Two words delivered by a jury at the end of a criminal trial should eliminate the threat of prison time for an alleged crime: not guilty. The Office of the State's Attorney in Charles County, however, sees things differently.
If the defendant was on probation at the time of his arrest, the State's Attorney's Office plans to revisit the issue of guilt in a probation hearing before a judge. Yes, you heard it right. A jury acquits the person. Then, the State holds a second trial before a judge with a lesser standard of proof - "preponderance of the evidence" instead of "beyond a reasonable doubt." The judge is asked to ignore the unanimous verdict of 12 people selected at random from the community and freshly listen to the State's arguments. The person's liberty is again at stake. The judge is also asked to ignore the time and tax payer dollars invested in the original trial.
What if the person had a private attorney for the first trial and no longer has the money for a second trial? Too bad. Public defenders in Maryland don't cross county lines, so, if the trial happened in another county than the county in which the unlucky defendant is on probation, he or she can't even retain the same public defender. Hopefully, the new attorney will ask for a continuance, because he or she won't have much lead time before the violation of probation hearing to obtain discovery from the State, investigate and prepare.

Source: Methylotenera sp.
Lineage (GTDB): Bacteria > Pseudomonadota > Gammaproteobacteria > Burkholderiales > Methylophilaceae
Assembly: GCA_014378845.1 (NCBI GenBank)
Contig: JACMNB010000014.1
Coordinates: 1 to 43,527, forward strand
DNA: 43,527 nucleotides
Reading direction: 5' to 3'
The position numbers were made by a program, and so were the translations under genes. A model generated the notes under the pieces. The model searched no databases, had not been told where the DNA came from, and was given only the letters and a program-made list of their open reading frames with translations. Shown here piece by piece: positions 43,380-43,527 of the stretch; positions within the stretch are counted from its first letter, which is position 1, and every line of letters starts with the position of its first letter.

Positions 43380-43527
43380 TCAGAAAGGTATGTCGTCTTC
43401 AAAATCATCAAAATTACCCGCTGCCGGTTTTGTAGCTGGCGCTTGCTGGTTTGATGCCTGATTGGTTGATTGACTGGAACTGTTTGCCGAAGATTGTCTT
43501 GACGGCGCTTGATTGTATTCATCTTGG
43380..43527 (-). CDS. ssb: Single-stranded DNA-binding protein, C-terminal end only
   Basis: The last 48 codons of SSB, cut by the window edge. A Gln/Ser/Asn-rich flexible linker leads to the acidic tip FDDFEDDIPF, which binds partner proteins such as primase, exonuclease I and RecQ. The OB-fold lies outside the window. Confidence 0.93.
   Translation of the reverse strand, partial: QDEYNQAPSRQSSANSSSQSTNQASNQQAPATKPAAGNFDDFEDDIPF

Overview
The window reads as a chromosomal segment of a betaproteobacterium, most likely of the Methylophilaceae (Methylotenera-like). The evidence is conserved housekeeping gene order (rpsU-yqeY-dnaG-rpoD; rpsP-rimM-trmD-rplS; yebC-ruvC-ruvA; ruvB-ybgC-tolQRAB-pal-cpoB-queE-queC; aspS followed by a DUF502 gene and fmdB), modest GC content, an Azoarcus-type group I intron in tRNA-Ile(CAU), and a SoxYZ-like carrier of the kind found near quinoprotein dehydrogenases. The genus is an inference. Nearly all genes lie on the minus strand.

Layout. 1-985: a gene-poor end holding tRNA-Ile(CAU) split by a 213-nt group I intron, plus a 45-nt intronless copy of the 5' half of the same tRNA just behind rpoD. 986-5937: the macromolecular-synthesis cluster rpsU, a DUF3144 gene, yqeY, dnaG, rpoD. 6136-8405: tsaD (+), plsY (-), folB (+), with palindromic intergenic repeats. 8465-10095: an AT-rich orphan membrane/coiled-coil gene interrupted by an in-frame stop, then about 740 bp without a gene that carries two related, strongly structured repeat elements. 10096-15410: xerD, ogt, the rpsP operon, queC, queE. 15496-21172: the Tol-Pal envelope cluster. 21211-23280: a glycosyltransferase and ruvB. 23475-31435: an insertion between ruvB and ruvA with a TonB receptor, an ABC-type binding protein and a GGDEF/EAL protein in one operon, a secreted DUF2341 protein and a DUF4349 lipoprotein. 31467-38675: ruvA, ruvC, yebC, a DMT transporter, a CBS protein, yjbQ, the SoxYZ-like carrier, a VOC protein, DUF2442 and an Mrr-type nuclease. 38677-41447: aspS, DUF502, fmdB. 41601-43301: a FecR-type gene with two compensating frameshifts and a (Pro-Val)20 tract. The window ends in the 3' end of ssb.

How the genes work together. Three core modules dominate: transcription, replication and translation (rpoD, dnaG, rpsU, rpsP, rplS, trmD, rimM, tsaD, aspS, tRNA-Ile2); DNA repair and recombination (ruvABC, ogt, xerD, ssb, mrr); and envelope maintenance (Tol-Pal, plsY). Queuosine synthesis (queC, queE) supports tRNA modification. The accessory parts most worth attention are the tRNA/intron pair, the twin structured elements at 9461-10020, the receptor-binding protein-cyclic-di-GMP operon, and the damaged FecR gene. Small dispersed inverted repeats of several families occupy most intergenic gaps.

When the police place a person who is on probation under arrest, probation officers typically file petitions alleging that the person has violated his or her probation. The court sets a hearing date. If the person is acquitted at trial or the State drops the charges, it is standard that the State dismisses the petition.
I'm frustrated by the State's overzeaous prosecutorial machinations. The State told me it will prosecute one of my clients at his upcoming violation of probation hearing who was acquitted at trial in a different county. I got in the case on Friday, June 11th. The violation of probation hearing is July 23rd. I have no police report or information about the case beyond that my client was acquited of charges at trial. Without even a police report, I lack a starting point to investigate his case at this point. It's wrong for the State to repeatedly prosecute someone based on the same set of facts. I'm filing a motion to try to bar this injustice.